Inline skating is a demanding sport. However, having strapped on cool rollerblades and perfected your skills, it offers lots of benefits.
But can inline skates go uphill? Yes, it can. However, just like rollerblading in the rain[Can You Ride Inline Skate in Rain], uphill skating is extra demanding. Besides energy straining, you can only move at a slow pace.
For that reason, before you think of uphill inline skating, perfect your stance, balance, and speed control on flat grounds. After that, progress to gliding uphill with a lot of caution.
Preparation and Training for Riding Inline Skates Uphill
Riding up a hill while on skates requires huge amount of energy. Therefore you have to ensure that you are physically fit and up for the task. That, therefore, calls for carrying out some routine workouts to get you in the right shape.
Begin with Short and Medium-Sized Hills
In the beginning, it isn’t wise to take on long and extra steep hills. Instead, begin with short slopes that can take you about 60 seconds or so to climb.
Make several trips up and down the slope. Then you can progress on a long hill. Each time press on and aiming at reaching the top as soon as possible
Never Forget Your Safety Equipment
Don’t leave behind your safety gear. Have your helmet, knee guard, wrist, and elbow pads. Skating up or downhill is challenging; an accident can occur at any time.
How to Inline Skate Uphill
As pointed out, rollerblading up the hill requires you to have superb technical skills and physical fitness. With practice and employing the following tips, you can make it better:
Turn Out Your Toes
The temptation to roll back is real. So you need to overcome that drag and move forward steadily. Therefore turn front of your feet (toes) outwards. Your skating shoes should thus assume a herringbone pattern.
Lower the Knee
Bending the knee helps in two aspects. It gives you a low profile and improved stability. At the same time, it allows you to concentrate more energy on your feet, thus propel you further.
Make Short Strides
Making long strides are never easy when climbing up the slope. So with the feet still turned out, make short, powerful, and quick strides. To move at top speed, compensate by making multiple tiny paces.
Swing the Arms
As you move uphill, you need to swing your arms continuously. Doing so helps minimize the drag. Furthermore, it enables you to generate more energy for propelling you forward.
But in swinging your arms, you have to do it right in a particular manner. Here is a better explanation. Assume you have to move your arms and hit an unseen opponent’s face in front. Alternatively, imagine how your hands swing when walking at a fast pace down a bike lane.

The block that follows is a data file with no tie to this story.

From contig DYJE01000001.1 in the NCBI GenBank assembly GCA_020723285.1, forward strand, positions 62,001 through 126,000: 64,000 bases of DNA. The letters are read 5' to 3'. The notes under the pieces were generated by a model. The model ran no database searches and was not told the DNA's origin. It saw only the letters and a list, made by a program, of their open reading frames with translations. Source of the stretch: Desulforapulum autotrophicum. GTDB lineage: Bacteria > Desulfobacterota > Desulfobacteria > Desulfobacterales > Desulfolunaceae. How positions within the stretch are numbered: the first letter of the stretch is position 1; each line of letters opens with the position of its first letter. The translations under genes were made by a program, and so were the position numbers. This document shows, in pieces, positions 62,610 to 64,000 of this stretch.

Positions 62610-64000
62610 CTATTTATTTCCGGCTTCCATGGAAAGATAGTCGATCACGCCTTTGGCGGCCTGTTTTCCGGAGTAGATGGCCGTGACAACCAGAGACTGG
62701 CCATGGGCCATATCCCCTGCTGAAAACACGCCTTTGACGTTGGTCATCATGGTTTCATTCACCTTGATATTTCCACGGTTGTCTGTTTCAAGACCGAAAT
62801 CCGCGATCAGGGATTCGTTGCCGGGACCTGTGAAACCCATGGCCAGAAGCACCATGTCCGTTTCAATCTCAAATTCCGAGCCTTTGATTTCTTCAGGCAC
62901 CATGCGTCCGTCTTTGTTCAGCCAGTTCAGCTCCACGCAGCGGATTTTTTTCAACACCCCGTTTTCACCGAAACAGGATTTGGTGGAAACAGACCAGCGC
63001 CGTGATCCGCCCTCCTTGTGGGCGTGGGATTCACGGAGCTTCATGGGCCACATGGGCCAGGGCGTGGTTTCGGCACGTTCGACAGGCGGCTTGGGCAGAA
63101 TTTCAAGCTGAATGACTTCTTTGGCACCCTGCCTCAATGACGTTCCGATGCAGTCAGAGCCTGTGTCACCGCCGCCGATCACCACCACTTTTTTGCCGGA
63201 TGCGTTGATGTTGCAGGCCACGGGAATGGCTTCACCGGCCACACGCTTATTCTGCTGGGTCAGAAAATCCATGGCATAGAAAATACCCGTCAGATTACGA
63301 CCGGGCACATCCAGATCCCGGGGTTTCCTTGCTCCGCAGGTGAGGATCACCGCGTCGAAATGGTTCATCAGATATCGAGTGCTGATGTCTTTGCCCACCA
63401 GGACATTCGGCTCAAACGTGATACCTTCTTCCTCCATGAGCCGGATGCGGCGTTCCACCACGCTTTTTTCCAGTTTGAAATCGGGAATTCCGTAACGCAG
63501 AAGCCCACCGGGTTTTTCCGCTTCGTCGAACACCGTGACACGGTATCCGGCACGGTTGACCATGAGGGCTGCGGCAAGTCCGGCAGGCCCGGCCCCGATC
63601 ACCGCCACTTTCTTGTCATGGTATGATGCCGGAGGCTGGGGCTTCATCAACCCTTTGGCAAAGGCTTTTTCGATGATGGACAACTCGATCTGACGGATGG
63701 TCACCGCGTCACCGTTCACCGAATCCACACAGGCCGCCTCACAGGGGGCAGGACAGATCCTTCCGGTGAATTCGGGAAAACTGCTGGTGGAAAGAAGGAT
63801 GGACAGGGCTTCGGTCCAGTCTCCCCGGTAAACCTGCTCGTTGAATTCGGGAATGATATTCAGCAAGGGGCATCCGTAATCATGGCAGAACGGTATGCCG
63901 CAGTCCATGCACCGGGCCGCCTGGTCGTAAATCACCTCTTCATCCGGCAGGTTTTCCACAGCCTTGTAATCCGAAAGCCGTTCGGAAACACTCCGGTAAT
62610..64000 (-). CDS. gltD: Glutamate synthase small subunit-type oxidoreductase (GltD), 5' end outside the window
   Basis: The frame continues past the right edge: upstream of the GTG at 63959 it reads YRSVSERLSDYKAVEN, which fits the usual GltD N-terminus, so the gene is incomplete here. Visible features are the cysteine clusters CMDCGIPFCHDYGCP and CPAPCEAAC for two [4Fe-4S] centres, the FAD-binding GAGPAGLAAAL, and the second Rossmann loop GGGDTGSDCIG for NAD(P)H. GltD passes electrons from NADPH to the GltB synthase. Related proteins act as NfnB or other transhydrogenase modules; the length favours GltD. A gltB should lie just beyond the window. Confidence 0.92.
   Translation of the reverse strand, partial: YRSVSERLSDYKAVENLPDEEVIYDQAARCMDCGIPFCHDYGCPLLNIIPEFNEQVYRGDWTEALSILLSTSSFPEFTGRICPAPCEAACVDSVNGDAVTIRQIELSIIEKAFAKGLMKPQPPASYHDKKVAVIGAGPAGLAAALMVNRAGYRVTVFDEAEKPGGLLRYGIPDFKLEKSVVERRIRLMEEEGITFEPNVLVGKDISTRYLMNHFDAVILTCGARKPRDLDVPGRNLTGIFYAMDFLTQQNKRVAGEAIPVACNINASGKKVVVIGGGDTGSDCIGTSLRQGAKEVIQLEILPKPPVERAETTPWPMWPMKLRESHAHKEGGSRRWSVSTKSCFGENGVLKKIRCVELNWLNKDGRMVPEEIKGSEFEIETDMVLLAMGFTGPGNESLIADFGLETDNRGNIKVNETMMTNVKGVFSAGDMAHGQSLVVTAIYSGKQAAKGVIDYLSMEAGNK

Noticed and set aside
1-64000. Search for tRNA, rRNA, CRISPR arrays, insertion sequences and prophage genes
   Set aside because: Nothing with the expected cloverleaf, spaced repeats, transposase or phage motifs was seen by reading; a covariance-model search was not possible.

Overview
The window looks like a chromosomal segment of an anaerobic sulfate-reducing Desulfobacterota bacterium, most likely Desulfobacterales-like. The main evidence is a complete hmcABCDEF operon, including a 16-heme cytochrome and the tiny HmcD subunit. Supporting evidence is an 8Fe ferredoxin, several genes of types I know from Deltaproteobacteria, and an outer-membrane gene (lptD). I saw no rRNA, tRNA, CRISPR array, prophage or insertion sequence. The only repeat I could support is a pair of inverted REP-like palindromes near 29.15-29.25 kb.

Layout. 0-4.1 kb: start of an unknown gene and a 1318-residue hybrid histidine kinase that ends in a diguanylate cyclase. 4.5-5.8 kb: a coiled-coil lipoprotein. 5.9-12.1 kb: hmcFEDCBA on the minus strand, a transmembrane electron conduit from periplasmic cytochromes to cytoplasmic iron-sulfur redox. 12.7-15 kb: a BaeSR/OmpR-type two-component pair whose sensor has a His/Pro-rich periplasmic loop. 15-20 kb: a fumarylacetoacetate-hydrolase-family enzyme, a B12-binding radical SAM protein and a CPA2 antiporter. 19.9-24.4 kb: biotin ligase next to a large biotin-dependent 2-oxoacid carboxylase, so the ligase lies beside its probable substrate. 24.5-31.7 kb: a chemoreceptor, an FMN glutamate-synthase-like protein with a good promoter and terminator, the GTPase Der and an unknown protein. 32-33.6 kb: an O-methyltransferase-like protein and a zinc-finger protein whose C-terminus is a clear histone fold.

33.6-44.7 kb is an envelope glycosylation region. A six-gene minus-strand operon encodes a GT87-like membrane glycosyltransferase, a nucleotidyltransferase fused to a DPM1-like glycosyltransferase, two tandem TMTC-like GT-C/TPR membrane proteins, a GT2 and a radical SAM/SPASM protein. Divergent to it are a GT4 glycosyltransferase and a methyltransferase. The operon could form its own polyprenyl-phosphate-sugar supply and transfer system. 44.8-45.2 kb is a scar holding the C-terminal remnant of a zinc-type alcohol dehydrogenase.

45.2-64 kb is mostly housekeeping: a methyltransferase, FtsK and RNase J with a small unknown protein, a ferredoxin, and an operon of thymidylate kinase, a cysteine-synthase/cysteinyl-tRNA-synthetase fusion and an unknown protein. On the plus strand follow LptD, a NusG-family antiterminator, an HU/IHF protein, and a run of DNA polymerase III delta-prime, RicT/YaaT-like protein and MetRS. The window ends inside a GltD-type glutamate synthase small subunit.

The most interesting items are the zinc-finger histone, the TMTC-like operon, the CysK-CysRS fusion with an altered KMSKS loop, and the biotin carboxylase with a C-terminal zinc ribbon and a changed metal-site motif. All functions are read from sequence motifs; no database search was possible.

Don’t Forget About Your Physical Fitness
Besides cultivating the necessary technical skills, you need to improve your fitness. One way to do that is running up and down the hill with ordinary running shoes, not skates. And you have to do that regularly to build on your stamina, health, and energy.
Your Hips Play a Vital Role
Remember skating up the slope is twice as challenging as on a paved road. So make use of your hips in each new stride and cadence. At the same time, ensure your feet always returns to rest on the centerline. That way, you’ll have minimum glide and prevent forward push.
Navigating Extra Steep Hills
For extra steep hills, you’ll have to up your game. Therefore, if space allows, a back and forth attack across the slope helps. In the end, the distance you’ll travel increases, but the slope angle is minimal.
Attacking a Hill
How you attack the foot of the hill is crucial. So as you approach the slope, increase your speed. That is aim at making long powerful strides.
Then once you hit the foot of the hill, let the position of your feet and stance adapt to skating uphill (drop a gear). Then reset to a speed that can keep up with till the top of the hill. Don’t deplete your energy store.
Once you have climbed to the top of the hill, you need to make the return journey down the slope. Although it isn’t energy demanding, you have to do it correctly lest you fall. But first test the inline skate[How to Test An Inline Skate] for effectiveness of brakes.
Here is how to skate down the hill;
- Let your knees make an angle of 90 degrees and at the same time resting your hands on top of the knees
- Spread out your feet about the width of your shoulder
- Concentrate your weight at the back of the heels.
Remember rollerblading up the hill is a skill that requires time to develop. So don’t rush on the process. Ensure you have fully mastered the basic steps of rollerblading[How to Rollerblade] before trying out skating up the slope.
You need a good amount of energy and skills to improve your expertise. Therefore exercise often, and you’ll build upon the technique.